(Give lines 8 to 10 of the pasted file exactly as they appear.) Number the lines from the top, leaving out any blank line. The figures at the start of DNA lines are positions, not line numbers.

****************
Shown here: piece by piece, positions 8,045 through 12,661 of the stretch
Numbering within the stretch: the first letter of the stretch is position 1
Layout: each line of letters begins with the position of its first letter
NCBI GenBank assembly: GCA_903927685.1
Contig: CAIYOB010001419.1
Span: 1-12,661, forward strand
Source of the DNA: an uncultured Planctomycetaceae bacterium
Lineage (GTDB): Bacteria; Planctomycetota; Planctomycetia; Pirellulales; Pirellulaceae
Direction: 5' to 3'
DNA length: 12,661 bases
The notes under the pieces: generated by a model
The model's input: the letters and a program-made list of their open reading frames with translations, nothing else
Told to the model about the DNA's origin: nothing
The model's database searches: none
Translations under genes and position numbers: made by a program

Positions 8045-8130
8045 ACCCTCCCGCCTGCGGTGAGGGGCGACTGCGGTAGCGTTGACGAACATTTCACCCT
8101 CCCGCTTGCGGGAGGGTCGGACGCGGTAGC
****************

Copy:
Lineage (GTDB): Bacteria; Planctomycetota; Planctomycetia; Pirellulales; Pirellulaceae
Direction: 5' to 3'
DNA length: 12,661 bases